A graph is a common data structure that consists of a finite set of nodes (or vertices) and a set of edges connecting them.
A pair (x,y) is referred to as an edge, which communicates that the x vertex connects to the y vertex.
In the examples below, circles represent vertices, while lines represent edges.
Graphs are used to solve real-life problems that involve representation of the problem space as a network. Examples of networks include telephone networks, circuit networks, social networks (like LinkedIn, Facebook etc.).
For example, a single user in Facebook can be represented as a node (vertex) while their connection with others can be represented as an edge between nodes.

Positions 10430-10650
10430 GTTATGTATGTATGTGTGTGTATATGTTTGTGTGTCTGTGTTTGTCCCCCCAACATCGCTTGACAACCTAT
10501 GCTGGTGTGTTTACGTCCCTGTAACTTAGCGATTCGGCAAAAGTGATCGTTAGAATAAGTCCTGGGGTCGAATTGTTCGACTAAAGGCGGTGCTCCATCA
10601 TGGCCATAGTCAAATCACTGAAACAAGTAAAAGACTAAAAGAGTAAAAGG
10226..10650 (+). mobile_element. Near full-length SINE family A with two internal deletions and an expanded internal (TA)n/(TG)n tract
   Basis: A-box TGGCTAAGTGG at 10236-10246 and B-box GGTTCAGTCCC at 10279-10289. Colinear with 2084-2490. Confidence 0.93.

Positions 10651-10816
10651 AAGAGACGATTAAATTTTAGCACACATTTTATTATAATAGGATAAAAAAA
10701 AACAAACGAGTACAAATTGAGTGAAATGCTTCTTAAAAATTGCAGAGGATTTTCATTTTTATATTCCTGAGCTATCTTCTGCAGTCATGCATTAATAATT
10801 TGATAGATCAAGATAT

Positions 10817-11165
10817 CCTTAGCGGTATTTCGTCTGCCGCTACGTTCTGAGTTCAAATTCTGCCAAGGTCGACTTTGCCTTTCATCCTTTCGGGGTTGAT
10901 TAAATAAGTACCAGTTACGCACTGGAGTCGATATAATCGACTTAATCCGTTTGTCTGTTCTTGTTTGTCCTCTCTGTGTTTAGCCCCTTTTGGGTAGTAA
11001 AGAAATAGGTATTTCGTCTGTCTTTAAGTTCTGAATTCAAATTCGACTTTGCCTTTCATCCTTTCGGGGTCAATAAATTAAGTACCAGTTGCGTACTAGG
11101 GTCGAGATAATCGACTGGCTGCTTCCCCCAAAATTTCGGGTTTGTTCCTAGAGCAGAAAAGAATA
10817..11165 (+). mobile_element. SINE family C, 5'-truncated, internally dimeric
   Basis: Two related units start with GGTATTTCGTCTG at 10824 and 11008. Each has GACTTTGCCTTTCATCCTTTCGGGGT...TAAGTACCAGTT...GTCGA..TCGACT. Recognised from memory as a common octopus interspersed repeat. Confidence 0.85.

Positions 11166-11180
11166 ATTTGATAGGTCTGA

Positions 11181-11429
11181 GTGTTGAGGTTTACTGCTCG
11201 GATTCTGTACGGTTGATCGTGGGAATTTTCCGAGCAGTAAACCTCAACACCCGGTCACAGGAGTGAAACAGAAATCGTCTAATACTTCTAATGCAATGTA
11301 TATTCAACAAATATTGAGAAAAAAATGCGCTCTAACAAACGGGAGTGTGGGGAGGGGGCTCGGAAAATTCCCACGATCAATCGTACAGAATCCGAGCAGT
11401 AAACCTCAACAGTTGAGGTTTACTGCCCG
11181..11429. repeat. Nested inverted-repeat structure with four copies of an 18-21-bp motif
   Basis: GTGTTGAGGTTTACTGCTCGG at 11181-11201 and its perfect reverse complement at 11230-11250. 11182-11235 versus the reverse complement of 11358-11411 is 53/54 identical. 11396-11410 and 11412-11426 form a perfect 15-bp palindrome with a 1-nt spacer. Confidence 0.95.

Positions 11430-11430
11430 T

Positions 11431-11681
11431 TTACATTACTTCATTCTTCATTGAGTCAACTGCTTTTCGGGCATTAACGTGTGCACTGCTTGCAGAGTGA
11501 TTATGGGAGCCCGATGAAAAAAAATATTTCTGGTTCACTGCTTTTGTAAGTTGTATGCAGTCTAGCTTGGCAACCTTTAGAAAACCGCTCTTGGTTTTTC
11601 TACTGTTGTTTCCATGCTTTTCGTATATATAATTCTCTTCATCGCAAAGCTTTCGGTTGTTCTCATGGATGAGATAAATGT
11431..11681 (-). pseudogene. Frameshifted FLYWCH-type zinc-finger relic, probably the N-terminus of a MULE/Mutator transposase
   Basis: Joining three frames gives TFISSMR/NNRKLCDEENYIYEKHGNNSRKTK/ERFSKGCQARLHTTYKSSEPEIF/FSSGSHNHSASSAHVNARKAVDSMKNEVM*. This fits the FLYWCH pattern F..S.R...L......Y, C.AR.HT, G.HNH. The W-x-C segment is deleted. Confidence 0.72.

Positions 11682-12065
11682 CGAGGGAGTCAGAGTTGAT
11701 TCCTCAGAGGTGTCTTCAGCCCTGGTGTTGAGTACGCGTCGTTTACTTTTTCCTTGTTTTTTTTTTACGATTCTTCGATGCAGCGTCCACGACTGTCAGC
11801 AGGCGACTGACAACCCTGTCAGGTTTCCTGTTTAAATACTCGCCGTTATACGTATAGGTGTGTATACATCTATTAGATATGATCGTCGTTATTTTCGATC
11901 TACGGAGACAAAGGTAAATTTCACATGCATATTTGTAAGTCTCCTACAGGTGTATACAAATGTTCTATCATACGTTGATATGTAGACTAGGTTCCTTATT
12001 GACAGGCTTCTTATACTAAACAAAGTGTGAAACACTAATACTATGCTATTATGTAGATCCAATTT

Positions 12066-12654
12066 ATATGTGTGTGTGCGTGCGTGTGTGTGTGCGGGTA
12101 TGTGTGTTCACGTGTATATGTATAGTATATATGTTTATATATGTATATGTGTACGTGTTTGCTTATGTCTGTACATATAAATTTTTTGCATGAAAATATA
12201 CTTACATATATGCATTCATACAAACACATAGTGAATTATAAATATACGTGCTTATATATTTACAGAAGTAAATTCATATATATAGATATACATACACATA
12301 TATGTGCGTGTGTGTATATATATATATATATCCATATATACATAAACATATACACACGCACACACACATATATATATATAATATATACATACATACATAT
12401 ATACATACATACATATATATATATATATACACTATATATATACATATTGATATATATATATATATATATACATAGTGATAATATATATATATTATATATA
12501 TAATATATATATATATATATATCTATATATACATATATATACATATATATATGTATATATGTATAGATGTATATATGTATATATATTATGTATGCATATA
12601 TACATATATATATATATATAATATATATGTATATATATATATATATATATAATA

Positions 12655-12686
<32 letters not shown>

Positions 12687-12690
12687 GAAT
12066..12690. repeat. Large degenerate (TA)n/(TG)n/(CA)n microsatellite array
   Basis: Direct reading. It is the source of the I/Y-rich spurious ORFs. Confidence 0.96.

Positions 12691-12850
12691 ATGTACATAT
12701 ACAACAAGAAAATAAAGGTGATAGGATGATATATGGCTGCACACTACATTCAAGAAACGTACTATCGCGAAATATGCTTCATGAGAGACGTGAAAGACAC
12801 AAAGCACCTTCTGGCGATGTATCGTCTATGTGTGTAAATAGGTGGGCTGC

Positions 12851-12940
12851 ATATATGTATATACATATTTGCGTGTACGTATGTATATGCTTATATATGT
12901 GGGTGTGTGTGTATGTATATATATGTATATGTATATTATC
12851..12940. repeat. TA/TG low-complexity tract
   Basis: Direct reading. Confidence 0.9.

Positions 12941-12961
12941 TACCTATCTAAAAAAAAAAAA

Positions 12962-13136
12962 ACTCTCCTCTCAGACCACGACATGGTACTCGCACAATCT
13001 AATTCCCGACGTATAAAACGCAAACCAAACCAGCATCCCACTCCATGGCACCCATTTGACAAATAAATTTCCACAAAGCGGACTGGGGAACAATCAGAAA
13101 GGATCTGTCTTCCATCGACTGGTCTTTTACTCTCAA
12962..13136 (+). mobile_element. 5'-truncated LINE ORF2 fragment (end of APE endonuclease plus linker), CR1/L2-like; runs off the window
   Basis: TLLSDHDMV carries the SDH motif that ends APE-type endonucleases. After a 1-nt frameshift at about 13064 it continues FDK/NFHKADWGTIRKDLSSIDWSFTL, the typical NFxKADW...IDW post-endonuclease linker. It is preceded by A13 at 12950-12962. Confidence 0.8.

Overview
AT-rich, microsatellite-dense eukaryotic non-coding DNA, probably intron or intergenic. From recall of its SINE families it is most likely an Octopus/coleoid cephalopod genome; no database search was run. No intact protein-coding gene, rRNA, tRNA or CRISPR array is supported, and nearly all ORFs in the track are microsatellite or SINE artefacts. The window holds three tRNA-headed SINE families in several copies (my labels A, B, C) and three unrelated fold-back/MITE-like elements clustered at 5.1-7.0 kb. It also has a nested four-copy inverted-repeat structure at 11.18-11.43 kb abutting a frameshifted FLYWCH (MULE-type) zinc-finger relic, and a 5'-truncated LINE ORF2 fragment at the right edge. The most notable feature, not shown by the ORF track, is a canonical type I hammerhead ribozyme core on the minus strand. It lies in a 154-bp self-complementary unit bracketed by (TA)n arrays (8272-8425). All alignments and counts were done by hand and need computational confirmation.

Each node can be a structure that contains information like user’s id, name, gender, etc.
In an undirected graph, nodes are connected by edges that are all bidirectional. For example if an edge connects node 1 and 2, we can traverse from node 1 to node 2, and from node 2 to 1.
In a directed graph, nodes are connected by directed edges – they only go in one direction. For example, if an edge connects node 1 and 2, but the arrow head points towards 2, we can only traverse from node 1 to node 2 – not in the opposite direction.
To create an Adjacency list, an array of lists is used. The size of the array is equal to the number of nodes.
A single index, array[i] represents the list of nodes adjacent to the ith node.